Nature Astronomy

Rainbow pulsars

Go to the profile of Marios Karouzos
Feb 28, 2018
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Pulsars are highly magnetized and rapidly rotating neutron stars. They are identified as such when their highly beamed emission wash over Earth and are detected by our telescopes as pulses. While traditionally detected in radio wavelengths, pulsars emit across the electromagnetic spectrum and they have been identified through their high-energy emission, both in X-rays and gamma-rays. Diego Torres presents a four-parameter model that can self-consistently explain their non-thermal high-energy emission over seven orders of magnitude (from a 1000 eV to 100 GeV).

The Torres model combines the curvature and synchrotron radiation from particles that are accelerated in the magnetosphere of the pulsar. Continuous exploration of the 4-parameter-space shows that these 4 parameters can explain a variety of pulsar emission properties, including cut-offs seen in some pulsars at very high energies, as well as the flattening of the X-ray emission at low energies.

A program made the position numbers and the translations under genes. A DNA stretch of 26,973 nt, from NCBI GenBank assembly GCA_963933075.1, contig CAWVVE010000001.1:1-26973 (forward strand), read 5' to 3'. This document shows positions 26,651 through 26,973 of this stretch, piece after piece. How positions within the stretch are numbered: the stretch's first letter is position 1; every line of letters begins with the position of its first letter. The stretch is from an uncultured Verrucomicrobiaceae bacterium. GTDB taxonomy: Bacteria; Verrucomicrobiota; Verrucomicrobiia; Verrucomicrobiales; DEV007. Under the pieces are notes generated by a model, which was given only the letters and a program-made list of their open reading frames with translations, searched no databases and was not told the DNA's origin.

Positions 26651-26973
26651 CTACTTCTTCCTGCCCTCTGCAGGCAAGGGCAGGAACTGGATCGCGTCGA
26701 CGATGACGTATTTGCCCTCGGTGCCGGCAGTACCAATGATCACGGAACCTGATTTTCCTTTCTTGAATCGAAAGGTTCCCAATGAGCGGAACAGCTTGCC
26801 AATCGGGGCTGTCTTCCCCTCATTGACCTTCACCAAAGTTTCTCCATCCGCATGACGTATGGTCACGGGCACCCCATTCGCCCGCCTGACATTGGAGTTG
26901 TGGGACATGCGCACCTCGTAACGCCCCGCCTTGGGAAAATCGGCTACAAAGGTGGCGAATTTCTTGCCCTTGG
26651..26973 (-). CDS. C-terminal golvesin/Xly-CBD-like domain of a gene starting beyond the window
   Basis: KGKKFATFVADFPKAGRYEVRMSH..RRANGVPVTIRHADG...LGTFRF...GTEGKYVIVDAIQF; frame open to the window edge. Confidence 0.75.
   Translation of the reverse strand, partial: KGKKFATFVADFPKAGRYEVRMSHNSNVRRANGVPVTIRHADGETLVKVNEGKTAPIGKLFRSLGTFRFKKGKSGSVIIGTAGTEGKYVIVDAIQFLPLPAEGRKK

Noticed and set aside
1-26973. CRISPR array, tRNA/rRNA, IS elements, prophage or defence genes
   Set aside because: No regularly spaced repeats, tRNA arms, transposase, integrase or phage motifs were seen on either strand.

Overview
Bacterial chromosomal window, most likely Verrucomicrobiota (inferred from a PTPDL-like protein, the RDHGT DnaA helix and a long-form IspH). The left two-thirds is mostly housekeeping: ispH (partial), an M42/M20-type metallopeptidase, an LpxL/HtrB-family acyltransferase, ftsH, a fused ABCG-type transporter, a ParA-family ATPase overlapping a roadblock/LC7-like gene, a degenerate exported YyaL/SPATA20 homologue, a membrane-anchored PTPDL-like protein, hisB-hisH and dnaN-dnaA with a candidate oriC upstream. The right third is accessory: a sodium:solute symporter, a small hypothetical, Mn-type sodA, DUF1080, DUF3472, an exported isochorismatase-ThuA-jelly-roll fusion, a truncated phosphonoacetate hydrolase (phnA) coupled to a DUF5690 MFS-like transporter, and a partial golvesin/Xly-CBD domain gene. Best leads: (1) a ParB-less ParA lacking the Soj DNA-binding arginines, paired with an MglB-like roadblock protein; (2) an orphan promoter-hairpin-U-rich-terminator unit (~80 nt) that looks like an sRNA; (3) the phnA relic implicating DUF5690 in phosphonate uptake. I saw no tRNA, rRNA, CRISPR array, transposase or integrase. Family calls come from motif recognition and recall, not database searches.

In this alternative cover suggestion for our March issue, the magnetic field lines around a pulsar are reimagined in different colours and different pitch angles to create a mesmerizing effect.


Go to the profile of Marios Karouzos

Marios Karouzos

Associate Editor, Nature Astronomy

I come from Greece, where I studied Physics and I got my undergraduate degree from the National and Kapodistrian University in Athens. I then moved on to Germany, where I did my Ph.D. at the Max Planck Institute for Radio Astronomy in Bonn. After finishing that, I moved on to Seoul, South Korea, where I worked as a postdoctoral researcher at Seoul National University. And here we are now, since August 2016 I have been working as an Associate Editor at Nature Astronomy.

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